Property closure at St Andrews Estate Cullompton
Posted on: 24 January 2017
On 12 January 2017 the Council obtained a Closure Order following a fire in a loft at a Council property in Cullompton.
Council investigations, after the fire had been put out by the Fire Service, revealed that the tenant had been cultivating cannabis on a large scale in the loft and considered that the fire was caused by the illegal facilities that had been erected in the loft to cultivate the cannabis. It was evident that the electrical installation at the property, on St Andrews Estate, Cullompton, had been tampered with and sockets overloaded to power the heating and ventilation equipment used to help grow the cannabis.
There was also evidence of drug dealing and significant amounts of cannabis were found at the property.
Working with the Police and other agencies, it was agreed that under the circumstances the appropriate course of action would be to close the property. The criminal activities of the tenant had resulted in an unacceptable risk which could have resulted in his own death, that of his family and that of neighbours. The fire also caused severe damage to the property which had recently had a new roof installed prior to the fire taking place.
The property has been closed for a period of three months, which can be extended if necessary.
Following the successful Court action, Ray Stanley, Cabinet Member for Homes, said “As a provider of social housing, the Council is committed to taking prompt and proactive action to tackle anti-social behaviour (ASB) and to using the full range of tools and powers available in line with the ASB, Crime and Policing Act 2014. The power to close premises was introduced to allow the Police or Council to quickly close premises which are being used, or likely to be used, to commit nuisance or disorder. An Order will be awarded by a Court if there has been disorderly, offensive or criminal behaviour.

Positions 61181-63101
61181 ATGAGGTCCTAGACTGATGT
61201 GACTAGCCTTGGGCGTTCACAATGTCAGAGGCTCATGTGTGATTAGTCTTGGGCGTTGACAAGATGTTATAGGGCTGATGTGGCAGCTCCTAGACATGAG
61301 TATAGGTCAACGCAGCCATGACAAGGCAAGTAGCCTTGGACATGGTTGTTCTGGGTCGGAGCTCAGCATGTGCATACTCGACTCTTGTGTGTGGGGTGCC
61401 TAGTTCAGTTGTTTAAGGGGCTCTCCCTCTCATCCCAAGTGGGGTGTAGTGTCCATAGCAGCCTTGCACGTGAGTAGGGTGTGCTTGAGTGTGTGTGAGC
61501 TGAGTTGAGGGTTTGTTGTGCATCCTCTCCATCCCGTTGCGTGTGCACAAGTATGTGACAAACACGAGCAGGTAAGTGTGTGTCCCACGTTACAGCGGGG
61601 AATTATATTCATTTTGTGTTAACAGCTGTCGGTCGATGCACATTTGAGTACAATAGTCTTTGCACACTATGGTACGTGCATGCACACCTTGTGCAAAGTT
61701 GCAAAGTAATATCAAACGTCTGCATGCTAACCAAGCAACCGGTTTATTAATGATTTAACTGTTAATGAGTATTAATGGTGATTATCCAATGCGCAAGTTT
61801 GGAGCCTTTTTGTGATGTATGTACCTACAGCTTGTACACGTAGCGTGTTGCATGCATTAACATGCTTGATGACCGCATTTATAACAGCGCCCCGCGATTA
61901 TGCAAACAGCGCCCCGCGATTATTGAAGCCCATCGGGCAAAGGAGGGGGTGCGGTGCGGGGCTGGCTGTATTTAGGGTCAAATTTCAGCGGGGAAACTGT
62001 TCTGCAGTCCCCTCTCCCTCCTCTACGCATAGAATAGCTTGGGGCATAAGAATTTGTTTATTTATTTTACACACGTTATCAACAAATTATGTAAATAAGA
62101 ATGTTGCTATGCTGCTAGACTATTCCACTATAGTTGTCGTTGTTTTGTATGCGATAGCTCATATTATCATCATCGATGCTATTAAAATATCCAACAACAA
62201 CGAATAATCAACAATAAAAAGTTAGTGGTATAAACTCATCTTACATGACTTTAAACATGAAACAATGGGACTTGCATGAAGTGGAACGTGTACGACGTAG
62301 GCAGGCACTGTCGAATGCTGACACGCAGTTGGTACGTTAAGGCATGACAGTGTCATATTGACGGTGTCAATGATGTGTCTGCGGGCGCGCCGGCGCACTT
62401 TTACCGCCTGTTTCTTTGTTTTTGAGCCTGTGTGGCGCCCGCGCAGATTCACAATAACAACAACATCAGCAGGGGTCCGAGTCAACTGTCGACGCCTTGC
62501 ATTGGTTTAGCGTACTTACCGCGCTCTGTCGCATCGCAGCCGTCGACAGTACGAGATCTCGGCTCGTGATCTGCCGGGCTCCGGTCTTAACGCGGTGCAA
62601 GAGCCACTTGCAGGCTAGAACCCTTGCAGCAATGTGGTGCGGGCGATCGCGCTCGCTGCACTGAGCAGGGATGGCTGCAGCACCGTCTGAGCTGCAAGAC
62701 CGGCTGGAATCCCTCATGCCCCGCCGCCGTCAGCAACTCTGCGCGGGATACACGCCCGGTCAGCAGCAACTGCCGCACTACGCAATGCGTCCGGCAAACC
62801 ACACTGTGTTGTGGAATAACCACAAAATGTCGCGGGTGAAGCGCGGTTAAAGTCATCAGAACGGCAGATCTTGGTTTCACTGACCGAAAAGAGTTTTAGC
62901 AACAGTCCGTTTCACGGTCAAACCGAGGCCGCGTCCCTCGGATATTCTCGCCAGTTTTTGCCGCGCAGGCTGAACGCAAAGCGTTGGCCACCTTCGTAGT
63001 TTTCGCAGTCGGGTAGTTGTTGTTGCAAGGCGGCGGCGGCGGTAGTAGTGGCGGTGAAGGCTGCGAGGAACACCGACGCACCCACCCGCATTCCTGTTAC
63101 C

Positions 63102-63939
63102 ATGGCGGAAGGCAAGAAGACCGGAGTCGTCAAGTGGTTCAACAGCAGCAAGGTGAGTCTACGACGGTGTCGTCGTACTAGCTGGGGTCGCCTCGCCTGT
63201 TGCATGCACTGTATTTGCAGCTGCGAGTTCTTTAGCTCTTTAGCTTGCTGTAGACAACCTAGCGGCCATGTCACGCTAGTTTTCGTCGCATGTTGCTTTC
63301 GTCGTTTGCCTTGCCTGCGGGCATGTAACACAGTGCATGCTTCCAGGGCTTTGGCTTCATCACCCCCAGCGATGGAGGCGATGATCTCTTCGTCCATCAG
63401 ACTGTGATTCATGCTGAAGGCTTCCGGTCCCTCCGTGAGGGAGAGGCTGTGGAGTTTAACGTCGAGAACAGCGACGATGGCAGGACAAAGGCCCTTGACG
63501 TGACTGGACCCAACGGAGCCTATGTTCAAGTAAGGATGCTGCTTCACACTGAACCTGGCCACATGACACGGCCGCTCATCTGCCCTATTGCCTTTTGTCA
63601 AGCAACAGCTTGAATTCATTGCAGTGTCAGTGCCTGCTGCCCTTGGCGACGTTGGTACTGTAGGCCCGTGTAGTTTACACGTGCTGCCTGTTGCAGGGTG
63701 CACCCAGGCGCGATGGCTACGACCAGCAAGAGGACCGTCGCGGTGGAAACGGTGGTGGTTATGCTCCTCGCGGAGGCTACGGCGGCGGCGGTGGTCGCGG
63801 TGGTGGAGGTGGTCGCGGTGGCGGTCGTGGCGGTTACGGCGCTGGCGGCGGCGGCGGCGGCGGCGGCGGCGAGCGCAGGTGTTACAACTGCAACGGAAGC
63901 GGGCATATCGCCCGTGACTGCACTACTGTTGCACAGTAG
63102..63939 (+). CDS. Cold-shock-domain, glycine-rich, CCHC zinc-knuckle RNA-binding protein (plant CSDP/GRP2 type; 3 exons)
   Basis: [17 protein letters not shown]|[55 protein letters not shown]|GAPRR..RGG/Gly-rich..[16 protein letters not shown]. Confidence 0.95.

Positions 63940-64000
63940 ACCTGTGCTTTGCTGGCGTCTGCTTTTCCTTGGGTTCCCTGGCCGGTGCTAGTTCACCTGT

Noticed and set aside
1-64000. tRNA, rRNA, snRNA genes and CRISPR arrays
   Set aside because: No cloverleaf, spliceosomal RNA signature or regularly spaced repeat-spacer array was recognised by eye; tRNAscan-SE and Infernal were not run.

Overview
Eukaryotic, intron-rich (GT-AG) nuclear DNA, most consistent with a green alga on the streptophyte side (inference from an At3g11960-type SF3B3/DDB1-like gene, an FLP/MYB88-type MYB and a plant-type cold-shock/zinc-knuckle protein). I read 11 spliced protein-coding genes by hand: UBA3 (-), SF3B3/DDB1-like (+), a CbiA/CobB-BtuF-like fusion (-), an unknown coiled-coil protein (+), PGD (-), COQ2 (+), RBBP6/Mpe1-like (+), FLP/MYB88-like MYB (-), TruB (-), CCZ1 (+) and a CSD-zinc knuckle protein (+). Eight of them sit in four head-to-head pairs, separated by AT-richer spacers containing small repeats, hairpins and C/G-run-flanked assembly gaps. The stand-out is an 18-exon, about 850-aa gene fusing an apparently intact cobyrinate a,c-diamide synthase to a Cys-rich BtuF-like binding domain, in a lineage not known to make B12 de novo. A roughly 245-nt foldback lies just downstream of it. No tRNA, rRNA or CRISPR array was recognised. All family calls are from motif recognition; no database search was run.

“In this case, with the support of partner agencies, we were able to prove that the tenant had been engaging in criminal behaviour. He is now prevented from returning to the property. If he does so, it would be a criminal offence and his action could result in a sentence of up to 51 weeks for breach of the Closure Order. We intend to take further action to repossess the property and can use the fact that there is a Closure Order in place to demonstrate to the Court that the tenant has breached the terms of his tenancy agreement.
“This case demonstrates that the Council takes our responsibilities as a landlord seriously and that we will not tolerate any misuse of our properties. In accordance with our policy relating to the management of ASB, we will accelerate enforcement action if we deem any incident to be of a serious or life threatening nature. I want this case to serve as a warning to anyone else who may be engaged in criminal activity in a Council-owned home that we will not hesitate to evict them. We understand that most people want to live in communities which are safe and secure. We will work with the majority to ensure that the areas in which they live are protected”.Posted in: Community | Housing | My Council